Prof Gavin Barrett, Jean Monnet Professor of European Constitutional and Economic Law at the Sutherland School at UCD told the Killarney Economic Conference that both the UK and the EU had very different priorities to economic concerns in their negotiations.
He also said the Brexit negotiations are unique in terms of international trade deals, “in that neither party has economic gain as their primary aim.”
“ It’s pretty clear that both sides are going to end up poorer because trade is going to be negatively affected and less trade means less wealth,” he said.
Prof Barrett said that it was clear from the UK perspective that its priority was not trade as it was “getting out of the best international trade deal in the entire world” but its priorities were instead reducing migration, increasing trade with non-EU countries and increasing sovereignty.
But he believed that as a consequence, the UK does not have the same power to get better trade deals than the EU and he expected the UK to have to “start running just to stand still” and it will have to strike a hard bargain to match the trade deals the EU gets during its transition period to exit.
He said that the £350 million (€394m) a week figure which pro-Brexit campaigners said the UK would save by exiting the EU was always a fictional figure but whatever the UK did pay, the EU was simply “an entry fee to the lucrative single market”.
Prof Barrett also suggested that reduced migration from within the EU to the UK would also hit the UK economy and whatever deals the UK reaches with countries outside the EU are likely to include clauses requiring increased migration rights.
The EU too is not concerned with prioritising maximised trade in its negotiations with the UK and instead of seeking an economically optimal solution, is in fact seeking a political optimal solution as it seeks to continue to survive as a viable market.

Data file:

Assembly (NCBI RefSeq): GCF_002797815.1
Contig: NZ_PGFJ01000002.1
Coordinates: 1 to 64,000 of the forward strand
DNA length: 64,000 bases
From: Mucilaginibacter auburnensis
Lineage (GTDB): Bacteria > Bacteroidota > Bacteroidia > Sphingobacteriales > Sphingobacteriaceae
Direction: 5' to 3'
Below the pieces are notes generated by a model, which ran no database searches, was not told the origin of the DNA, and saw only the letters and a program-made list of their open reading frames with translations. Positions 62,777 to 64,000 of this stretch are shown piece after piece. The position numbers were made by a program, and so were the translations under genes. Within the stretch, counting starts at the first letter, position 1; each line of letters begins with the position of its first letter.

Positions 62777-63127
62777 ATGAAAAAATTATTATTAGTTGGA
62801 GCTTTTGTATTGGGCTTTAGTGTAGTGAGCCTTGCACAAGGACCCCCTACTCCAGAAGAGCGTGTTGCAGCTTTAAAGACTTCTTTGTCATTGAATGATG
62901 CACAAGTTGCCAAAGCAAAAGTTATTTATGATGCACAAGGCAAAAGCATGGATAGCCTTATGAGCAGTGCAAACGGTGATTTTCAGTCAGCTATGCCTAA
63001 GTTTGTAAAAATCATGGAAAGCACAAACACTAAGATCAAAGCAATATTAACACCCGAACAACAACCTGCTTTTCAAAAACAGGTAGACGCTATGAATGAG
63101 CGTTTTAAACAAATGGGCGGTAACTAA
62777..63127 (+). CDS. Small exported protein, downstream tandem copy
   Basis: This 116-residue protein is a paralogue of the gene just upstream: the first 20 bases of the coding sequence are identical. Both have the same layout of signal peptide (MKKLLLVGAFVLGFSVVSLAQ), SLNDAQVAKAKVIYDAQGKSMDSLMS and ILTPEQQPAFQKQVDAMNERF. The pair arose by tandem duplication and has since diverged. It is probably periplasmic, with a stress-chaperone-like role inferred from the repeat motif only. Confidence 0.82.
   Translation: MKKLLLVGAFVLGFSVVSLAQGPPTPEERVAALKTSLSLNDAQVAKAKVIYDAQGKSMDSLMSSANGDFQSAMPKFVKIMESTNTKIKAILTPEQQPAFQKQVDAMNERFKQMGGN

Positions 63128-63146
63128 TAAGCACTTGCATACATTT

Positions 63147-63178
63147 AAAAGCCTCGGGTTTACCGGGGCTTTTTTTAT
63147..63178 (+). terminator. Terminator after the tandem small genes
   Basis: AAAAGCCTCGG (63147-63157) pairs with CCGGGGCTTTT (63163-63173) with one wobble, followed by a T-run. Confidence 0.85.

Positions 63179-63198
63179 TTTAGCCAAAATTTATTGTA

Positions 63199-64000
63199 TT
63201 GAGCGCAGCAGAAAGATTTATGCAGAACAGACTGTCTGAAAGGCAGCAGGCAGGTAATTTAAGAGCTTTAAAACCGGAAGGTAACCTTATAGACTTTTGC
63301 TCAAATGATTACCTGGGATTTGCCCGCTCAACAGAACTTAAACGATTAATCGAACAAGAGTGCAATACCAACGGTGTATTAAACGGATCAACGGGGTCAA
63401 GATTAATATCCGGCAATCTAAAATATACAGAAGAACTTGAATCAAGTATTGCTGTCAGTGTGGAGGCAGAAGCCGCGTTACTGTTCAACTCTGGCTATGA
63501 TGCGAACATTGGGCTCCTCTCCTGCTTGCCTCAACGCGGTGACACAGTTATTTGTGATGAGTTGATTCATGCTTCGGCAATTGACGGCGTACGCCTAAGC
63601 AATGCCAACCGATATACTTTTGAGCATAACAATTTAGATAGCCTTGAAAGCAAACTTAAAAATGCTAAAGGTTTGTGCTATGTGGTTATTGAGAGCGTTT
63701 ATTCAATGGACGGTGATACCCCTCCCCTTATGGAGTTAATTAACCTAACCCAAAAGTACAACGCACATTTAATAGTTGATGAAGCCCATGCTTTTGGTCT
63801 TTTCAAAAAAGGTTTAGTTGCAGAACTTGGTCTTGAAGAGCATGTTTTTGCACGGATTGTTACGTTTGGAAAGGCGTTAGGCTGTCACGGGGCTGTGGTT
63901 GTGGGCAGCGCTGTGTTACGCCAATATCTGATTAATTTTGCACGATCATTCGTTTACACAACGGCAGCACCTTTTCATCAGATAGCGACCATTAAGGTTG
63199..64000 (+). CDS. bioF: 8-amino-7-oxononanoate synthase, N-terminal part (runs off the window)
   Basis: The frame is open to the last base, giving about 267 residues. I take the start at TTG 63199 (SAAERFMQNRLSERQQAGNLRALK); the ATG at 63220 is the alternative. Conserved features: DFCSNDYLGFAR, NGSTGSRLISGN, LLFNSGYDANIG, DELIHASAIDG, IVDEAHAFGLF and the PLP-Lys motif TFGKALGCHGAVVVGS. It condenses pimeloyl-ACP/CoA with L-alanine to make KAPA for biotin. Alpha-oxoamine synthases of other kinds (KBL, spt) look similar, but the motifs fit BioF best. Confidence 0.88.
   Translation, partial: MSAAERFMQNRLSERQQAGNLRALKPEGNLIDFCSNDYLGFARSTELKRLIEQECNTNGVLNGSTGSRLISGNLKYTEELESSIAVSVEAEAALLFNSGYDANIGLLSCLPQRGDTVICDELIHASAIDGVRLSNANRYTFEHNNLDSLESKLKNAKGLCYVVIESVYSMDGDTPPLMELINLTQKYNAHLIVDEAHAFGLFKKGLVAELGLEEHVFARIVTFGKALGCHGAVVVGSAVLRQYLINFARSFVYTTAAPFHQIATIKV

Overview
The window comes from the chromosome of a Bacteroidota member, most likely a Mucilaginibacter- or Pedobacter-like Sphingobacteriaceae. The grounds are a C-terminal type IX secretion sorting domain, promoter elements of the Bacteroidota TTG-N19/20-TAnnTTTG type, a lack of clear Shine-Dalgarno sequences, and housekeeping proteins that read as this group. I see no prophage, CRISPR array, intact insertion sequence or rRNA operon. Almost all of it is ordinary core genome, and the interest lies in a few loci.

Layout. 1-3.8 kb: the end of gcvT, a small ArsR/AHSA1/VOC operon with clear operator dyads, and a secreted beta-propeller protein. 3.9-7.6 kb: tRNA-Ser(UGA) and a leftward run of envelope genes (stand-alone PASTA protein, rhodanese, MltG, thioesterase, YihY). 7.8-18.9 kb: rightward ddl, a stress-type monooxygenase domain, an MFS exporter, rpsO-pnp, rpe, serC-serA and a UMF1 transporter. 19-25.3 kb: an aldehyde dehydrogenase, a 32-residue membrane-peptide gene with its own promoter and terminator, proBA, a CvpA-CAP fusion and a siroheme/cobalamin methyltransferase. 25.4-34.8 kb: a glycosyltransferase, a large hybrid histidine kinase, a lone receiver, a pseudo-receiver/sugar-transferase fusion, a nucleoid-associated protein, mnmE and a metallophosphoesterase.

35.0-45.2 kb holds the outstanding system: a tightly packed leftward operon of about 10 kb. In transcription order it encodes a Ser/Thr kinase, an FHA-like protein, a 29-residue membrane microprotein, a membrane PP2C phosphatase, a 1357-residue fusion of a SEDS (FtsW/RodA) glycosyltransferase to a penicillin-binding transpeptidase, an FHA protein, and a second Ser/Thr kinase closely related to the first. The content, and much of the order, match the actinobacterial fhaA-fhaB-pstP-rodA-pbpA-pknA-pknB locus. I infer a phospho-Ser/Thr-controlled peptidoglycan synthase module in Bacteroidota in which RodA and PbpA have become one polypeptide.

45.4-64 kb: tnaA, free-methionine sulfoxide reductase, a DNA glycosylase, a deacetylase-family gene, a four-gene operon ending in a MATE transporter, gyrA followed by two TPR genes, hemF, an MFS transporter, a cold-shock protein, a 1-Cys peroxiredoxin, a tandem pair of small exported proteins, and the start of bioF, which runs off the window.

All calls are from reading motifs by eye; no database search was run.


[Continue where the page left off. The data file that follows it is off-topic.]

“The EU has its own red line issues and one of these is that it can’t destroy itself and that means it can’t give the benefits of the single European market to a state that is not willing to pay the usual membership fee with all that entails – primacy of the law, financial contributions and a shared approached to decision making.
“It’s not that the EU wants to punish the UK for leaving but that if it gives the UK what it wants – cut price access to the tastiest parts of the single market, everyone else will want the same deal.
“Every major political leader in Europe has a eurosceptic party looking over their shoulder, the National Front in France, the AfD in Germany and the Five Star Movement in Italy all waiting to hit them over the head with any deal the EU gives the UK, saying we want the same.”
Prof Barrett said that it was clear from the history of international trade deals that they are not evenly balanced negotiations and the weaker party coming to the talks comes as the supplicant as they need the deal more.
It was a feature of the Anglo-Irish Free Trade deal of the 1960s and nothing in the Brexit talks to date suggest that they are in any way different with the EU getting its way on each of the points such as the scheduling and structuring of the various phases of the UK’s exit, he said.